California Agriculture
California Agriculture
California Agriculture
University of California
California Agriculture

Archive

California Agriculture, Vol. 2, No.8

Sequoia seedling adaptable for transplanting
August 1948
Volume 2, Number 8

Research articles

California big trees: Young trees make rapid growth and are adaptable to transplanting
by Woodbridge Metcalf
| Full text HTML  | PDF  
Not available – first paragraph follows: Young stands of California's big trees—the Sequoia gigantea—under study for 32 years have demonstrated the ability of the species to reproduce itself under favorable conditions, proving that the mammoth old trees need not be the last survivors of their kind.
Not available – first paragraph follows: Young stands of California's big trees—the Sequoia gigantea—under study for 32 years have demonstrated the ability of the species to reproduce itself under favorable conditions, proving that the mammoth old trees need not be the last survivors of their kind.
Stubborn disease: One cause of nonbearing in navels, Valencias, and grapefruit
by H. S. Fawcett, L. J. Klotz
| Full text HTML  | PDF  
Not available – first paragraph follows: An increasing number of nonproductive trees sometimes noted in navel orange orchards as the trees advance in age may be due—in part—to the infectious disease known as stubborn disease.
Not available – first paragraph follows: An increasing number of nonproductive trees sometimes noted in navel orange orchards as the trees advance in age may be due—in part—to the infectious disease known as stubborn disease.
Scarlet grape: New variety for fresh juice and jellies
by H. P. Olmo
| Full text HTML  | PDF  
Not available – first paragraph follows: The following extract is from Experiment Station Bulletin 706 which may be obtained without charge by addressing the Publications Office, College of Agriculture, University of California, Berkeley 4, California. Cuttings of this variety are not offered for sale or distribution by the University of California, but may be purchased from nurserymen.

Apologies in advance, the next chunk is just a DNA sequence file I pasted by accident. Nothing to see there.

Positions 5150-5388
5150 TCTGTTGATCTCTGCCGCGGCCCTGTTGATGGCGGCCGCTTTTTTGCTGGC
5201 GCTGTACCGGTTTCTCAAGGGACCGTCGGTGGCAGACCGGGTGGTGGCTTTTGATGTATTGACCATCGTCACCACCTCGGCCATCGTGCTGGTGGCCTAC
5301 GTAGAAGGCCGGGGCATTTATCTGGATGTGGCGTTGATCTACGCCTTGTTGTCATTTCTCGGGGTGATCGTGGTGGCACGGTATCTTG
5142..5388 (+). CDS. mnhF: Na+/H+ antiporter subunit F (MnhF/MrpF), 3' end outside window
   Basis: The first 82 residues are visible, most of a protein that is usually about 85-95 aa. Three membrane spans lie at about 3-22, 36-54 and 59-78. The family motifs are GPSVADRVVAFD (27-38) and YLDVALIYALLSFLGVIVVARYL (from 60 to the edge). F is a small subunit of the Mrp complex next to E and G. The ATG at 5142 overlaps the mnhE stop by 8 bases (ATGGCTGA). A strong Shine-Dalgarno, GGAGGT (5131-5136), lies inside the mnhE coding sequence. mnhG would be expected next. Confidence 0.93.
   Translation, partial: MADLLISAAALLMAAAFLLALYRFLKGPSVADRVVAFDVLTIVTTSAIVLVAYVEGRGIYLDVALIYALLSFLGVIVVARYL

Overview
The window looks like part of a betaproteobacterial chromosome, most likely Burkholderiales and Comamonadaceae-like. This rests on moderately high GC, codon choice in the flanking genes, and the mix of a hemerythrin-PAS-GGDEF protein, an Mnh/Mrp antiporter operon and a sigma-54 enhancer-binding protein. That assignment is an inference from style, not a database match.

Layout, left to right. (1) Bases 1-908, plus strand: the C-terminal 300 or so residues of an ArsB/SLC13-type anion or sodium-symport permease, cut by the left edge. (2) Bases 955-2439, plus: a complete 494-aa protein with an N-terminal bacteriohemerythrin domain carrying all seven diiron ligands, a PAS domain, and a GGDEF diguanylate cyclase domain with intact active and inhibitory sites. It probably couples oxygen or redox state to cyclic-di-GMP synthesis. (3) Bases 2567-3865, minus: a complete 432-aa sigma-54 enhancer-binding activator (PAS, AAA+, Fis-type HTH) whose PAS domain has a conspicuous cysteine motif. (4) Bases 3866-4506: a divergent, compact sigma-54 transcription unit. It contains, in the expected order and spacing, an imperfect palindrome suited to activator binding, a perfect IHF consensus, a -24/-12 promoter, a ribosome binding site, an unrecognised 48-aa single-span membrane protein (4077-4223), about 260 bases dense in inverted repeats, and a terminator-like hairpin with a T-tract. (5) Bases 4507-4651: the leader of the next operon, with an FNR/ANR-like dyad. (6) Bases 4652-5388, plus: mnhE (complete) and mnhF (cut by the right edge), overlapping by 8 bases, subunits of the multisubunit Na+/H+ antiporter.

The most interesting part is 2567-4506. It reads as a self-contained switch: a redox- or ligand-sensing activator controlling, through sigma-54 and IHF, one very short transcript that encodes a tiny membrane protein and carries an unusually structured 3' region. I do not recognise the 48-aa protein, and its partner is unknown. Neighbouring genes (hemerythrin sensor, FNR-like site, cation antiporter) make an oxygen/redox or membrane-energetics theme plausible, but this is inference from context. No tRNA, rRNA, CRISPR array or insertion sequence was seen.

The following extract is from Experiment Station Bulletin 706 which may be obtained without charge by addressing the Publications Office, College of Agriculture, University of California, Berkeley 4, California. Cuttings of this variety are not offered for sale or distribution by the University of California, but may be purchased from nurserymen.
Wool improvement: Seek to combine fleece of the Australasian Merino and body of the Rambouillet
by James F. Wilson
| Full text HTML  | PDF  
Not available – first paragraph follows: The Merino sheep is the backbone of the wool growing industry of the West. No other breed of sheep can stand up to the vicissitudes of weather and poor environment half so well. All over the world's temperate zones, wherever the going is tough, through intense heat and great cold, where feed is sparse and animals must shift for themselves, the Merino or some breed heavily infused with its blood, predominates.
Not available – first paragraph follows: The Merino sheep is the backbone of the wool growing industry of the West. No other breed of sheep can stand up to the vicissitudes of weather and poor environment half so well. All over the world's temperate zones, wherever the going is tough, through intense heat and great cold, where feed is sparse and animals must shift for themselves, the Merino or some breed heavily infused with its blood, predominates.
Pelleting vegetable seeds: Effect on germination and rate of emergence on some seeds
by J. C. Bishop
| Full text HTML  | PDF  
Not available – first paragraph follows: Small, round or irregularly shaped seeds can be covered with a coating of inert material and built up into pellets almost spherical in shape and containing a single seed each.